Has the oil leak been stopped? What we know about the origin of the massive Orange County spill

Patriot Environmental Services workers clean up oil that spilled into Talbert Marsh in Huntington Beach on Sunday. (Myung J. Chun / Los Angeles Times)

The massive oil spill in Orange County is linked to an oil complex off the coast of Southern California that has accumulated a long record of incidents and federal compliance violations.

As divers from Houston-based Amplify Energy Corp. searched on Sunday for the location and cause of the massive leak, many questions remain, including how at least 126,000 gallons of crude spilled into the sea. why this happened and if the oil stopped flowing. .

The platform linked to the leak is more than eight miles from the coast. But the leak appears to be in another place. Here is what we know:

Where is the leak?

The potential source of the oil leak is about 4.5 miles off the coast, somewhere between an oil processing platform called Elly and along a 17.5 mile pipeline to shore, where it is delivered to a local refinery, Martyn Willsher, Amplify Energy chairman and CEO, said in a Sunday afternoon briefing.

Heavy crude is pumped through this single pipeline to shore, Willsher said. The oil is introduced into the Beta pumping station in Long Beach.

The offshore oil processing platform and pipeline have been owned by Amplify Energy for nine years, Willsher said. It is operated as a subsidiary of Amplify Energy, Beta Operating Co.

Amplify Energy is asking divers to inspect the potential source of the leak and investigate its cause. Willsher said his company notified the Coast Guard on Saturday morning of the oil spill after inspectors noticed an oily sheen in the water. The flow in the pipeline that was suspected of leaking was closed on Saturday evening.

But officials say the oil continued to leak through Sunday night.

Elly, the oil processing platform, is supplied by some 70 oil wells. The processing platform separates the oil from the water. “It’s just crude oil that’s being sent to shore,” Willsher said.

“We are fully committed to staying here until this incident is over,” said Willsher. “Our employees live and work in these communities, and we are all deeply touched and concerned… We will do everything in our power to have this recovered as quickly as possible.”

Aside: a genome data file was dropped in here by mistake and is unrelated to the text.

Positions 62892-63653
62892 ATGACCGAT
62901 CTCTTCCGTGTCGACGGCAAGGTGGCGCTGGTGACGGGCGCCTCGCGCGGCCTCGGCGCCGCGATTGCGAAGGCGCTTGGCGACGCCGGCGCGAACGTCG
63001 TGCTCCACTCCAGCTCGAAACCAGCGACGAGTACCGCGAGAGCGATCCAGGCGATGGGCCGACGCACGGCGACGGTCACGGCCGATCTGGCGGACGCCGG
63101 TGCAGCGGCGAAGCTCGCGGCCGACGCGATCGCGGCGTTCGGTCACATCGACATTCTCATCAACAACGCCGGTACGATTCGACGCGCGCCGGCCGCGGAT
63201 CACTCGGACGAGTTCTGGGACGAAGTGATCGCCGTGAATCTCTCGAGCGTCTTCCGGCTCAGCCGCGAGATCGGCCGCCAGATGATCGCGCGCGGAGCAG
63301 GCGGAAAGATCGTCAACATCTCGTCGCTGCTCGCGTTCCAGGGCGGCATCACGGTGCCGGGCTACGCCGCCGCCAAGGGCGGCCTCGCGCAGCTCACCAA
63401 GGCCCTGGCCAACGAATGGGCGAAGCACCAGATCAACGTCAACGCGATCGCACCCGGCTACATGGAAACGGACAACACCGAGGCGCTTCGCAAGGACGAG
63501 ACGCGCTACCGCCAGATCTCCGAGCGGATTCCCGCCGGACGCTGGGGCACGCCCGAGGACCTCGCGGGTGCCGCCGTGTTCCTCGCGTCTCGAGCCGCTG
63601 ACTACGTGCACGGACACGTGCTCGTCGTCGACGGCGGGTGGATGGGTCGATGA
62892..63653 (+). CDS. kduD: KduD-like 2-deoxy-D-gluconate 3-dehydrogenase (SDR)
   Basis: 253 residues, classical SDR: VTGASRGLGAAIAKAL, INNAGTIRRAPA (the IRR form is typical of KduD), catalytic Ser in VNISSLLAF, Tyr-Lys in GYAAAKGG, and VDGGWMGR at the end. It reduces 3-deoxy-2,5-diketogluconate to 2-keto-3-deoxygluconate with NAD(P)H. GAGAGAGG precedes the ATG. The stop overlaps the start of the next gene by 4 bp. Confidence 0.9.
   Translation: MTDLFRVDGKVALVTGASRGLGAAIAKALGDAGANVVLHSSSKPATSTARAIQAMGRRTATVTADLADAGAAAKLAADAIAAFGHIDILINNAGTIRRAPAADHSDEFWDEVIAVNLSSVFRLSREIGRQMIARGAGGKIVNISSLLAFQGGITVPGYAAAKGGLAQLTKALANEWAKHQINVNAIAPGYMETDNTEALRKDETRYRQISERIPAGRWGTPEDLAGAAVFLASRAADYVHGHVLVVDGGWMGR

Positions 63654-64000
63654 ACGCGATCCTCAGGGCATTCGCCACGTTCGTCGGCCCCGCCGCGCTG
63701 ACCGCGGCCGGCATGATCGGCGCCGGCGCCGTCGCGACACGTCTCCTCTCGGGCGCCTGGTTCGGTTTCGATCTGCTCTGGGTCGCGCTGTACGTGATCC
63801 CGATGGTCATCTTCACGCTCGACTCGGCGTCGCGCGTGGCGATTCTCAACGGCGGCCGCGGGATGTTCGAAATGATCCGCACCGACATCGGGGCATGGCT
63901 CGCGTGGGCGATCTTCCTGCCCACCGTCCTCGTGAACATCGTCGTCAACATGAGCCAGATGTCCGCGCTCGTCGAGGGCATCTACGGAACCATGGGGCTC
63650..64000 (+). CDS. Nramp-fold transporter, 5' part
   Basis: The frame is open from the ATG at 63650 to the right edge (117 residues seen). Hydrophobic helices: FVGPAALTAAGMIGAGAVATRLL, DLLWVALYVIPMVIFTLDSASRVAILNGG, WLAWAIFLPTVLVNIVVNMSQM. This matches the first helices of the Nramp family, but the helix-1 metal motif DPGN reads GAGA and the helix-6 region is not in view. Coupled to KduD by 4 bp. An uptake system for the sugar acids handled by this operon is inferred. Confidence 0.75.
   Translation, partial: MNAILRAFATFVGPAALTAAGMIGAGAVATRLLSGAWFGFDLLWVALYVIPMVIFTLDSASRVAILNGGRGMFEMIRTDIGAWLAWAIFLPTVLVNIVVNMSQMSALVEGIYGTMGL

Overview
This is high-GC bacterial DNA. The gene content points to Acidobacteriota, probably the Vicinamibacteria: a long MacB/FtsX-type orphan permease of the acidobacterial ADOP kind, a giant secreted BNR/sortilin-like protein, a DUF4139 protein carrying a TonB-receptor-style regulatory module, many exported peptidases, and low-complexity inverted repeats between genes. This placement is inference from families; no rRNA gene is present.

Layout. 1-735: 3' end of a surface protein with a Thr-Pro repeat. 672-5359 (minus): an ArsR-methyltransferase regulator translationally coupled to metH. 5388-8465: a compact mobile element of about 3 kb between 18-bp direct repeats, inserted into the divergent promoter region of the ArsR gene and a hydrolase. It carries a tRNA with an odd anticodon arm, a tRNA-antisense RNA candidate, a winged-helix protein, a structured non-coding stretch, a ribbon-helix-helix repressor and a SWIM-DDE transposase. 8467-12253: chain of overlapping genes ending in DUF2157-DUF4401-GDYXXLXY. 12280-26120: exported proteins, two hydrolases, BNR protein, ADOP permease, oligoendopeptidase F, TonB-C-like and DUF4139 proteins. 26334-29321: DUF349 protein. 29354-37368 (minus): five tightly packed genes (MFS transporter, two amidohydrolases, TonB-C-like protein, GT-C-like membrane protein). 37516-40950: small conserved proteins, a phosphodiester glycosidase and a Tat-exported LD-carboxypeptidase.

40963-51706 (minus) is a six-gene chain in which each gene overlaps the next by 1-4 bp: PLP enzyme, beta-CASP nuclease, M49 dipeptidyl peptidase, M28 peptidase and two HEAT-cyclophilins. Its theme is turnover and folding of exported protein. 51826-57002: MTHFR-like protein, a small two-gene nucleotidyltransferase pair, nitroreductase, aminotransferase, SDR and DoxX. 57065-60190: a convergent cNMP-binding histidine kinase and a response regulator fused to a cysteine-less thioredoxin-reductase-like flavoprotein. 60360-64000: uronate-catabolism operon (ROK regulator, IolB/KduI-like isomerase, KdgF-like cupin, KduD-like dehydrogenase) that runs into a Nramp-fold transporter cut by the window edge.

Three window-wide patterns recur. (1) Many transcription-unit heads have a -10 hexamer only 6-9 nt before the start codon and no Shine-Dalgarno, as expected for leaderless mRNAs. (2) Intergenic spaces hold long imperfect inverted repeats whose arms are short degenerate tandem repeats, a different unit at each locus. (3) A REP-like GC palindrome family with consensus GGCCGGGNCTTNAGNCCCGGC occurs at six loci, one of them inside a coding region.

Map showing the Elly and Eureka platforms off the coast of Huntington Beach.

(Paul Duginski / Los Angeles Times)

Is it still leaking?

Willsher said Sunday afternoon that divers were still investigating whether the oil was continuing to flow into the ocean.

The company won’t know until divers have had a chance to perform a complex inspection of pipelines on the seabed, about 80 to 100 feet below the ocean’s surface.

Divers investigated the potential site of the leak.

Some local officials said they believe the leak has stopped and hope to have more answers on Monday.

Elly and Ellen Oil Platforms

Oil rigs Elly, left, and Ellen stand about nine miles off Huntington Beach in this image taken on August 27, 2019. (Sean Greene / Los Angeles Times)

Where is the oil going?

Currents in the area on Sunday afternoon were moving southeasterly in the waters off Newport Beach.

Oil has been seen in this seaside town, but nowhere near as much as in Huntington Beach, where the crude spilled into the marshes.

Authorities expect the oil to continue to run aground over the next few days.

Laguna Beach has closed its shores as a precaution, and officials say there is evidence of oil along the city’s coast.

Winds and weather conditions, coupled with the leak’s proximity to the shore, made the oil slick scatter particularly wide, experts said.

This is a huge reason why such a large strip of beaches is now wasted.

This story originally appeared in the Los Angeles Times.

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